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How a Painting is Created

It all begins with a silkworm. The silkworm feeds on the leaves of the mulberry tree and spins a cocoon around itself.
The cocoon is soaked in water to loosen the threads. The threads are placed on a winding bobbin. A machine unrolls the cocoon, winding the silk from the cocoons together to make silk thread.
The silk threads are woven into cloth. Habotai (meaning soft as down) silk has a smooth, even weave and therefore is the most popular silk for painting. The artist tacks  the silk tightly across stretcher bars.
The design is applied to the silk using gutta, a liquid somewhat like rubber cement. This forms an impenetrable resist.
Dyes are applied inside and around the resist with a brush. The dyes spread across the silk rapidly. Any combinations of colors must be  mixed while the dyes are still wet. Once the dyes are applied they cannot be removed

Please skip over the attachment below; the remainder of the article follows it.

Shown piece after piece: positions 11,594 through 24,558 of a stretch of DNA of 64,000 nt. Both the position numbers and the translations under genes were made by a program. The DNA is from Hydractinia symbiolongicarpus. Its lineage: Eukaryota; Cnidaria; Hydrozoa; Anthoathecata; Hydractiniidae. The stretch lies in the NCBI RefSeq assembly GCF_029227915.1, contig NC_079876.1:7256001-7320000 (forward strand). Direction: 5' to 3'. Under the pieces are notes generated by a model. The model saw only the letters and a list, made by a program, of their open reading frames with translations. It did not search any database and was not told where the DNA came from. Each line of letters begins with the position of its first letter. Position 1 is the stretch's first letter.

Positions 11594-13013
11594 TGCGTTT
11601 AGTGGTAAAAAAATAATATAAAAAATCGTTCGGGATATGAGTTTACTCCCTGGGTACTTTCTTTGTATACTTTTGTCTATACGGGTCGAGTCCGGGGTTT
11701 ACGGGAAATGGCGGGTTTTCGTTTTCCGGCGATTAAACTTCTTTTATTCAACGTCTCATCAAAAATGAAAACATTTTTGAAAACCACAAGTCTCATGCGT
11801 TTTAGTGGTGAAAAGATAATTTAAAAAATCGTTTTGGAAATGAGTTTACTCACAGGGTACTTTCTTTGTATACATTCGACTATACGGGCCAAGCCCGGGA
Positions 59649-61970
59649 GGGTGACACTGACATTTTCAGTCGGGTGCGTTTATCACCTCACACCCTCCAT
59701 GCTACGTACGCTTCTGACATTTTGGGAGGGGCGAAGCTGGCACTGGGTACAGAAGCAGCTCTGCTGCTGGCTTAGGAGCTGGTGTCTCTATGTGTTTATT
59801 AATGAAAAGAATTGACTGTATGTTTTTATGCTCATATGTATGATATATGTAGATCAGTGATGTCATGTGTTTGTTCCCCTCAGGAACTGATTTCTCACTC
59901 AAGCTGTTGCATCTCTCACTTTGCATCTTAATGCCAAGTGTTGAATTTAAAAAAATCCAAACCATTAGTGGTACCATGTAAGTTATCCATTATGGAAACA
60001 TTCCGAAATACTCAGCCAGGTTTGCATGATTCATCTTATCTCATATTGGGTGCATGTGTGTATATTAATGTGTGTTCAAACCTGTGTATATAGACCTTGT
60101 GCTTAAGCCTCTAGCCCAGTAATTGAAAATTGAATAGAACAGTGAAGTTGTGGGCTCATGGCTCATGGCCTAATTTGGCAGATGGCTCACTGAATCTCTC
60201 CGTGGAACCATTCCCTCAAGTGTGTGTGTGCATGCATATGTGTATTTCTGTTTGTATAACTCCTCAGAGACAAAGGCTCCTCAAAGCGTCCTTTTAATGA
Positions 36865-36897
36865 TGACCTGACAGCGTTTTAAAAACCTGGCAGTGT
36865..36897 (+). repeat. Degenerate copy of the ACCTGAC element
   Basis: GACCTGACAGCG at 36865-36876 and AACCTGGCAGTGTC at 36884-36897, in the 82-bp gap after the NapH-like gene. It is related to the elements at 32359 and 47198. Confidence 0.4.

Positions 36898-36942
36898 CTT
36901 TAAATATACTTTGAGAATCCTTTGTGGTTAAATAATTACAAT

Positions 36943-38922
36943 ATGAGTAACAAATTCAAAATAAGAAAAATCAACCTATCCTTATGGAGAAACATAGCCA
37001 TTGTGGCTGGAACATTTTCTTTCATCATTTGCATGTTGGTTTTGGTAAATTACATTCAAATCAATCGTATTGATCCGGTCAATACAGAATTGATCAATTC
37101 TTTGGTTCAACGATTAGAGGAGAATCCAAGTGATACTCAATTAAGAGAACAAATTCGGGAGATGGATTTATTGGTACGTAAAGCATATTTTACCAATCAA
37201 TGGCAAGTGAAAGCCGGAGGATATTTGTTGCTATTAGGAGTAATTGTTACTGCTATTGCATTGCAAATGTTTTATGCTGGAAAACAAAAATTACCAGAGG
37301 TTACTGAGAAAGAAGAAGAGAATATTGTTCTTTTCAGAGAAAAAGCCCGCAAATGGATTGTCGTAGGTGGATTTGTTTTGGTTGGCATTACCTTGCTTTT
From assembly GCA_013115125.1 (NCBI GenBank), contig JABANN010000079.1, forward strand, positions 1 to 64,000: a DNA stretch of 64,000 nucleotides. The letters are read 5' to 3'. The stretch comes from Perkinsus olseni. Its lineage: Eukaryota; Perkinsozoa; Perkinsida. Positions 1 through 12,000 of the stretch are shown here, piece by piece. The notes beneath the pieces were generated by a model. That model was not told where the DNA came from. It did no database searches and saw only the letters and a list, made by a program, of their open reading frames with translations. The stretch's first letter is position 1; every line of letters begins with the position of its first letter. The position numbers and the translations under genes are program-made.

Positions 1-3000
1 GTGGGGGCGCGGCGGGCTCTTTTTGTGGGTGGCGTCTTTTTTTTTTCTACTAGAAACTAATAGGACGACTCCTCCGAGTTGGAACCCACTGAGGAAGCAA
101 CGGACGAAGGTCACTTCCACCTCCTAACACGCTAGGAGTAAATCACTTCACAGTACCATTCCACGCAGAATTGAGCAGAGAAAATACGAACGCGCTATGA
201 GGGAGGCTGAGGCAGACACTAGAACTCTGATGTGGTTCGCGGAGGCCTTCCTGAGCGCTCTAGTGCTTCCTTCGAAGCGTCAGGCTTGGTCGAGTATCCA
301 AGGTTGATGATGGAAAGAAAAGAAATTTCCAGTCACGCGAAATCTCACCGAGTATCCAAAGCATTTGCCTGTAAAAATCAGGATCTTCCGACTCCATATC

The finished painting is rolled into a coil, wrapped and steamed for 2 to 3 hours. Steaming bonds the dyes to the fibers, and brings out the brilliance of the colors.
After steaming, the fabric is rinsed and dry-cleaned to remove the gutta. The painting is ironed to remove creases. Some creases will remain due to the high temperatures at which the fabric is steamed.

The painting is stretched tightly across acid-free matboard. Professional framing processes prevent moisture or insects from entering the frame.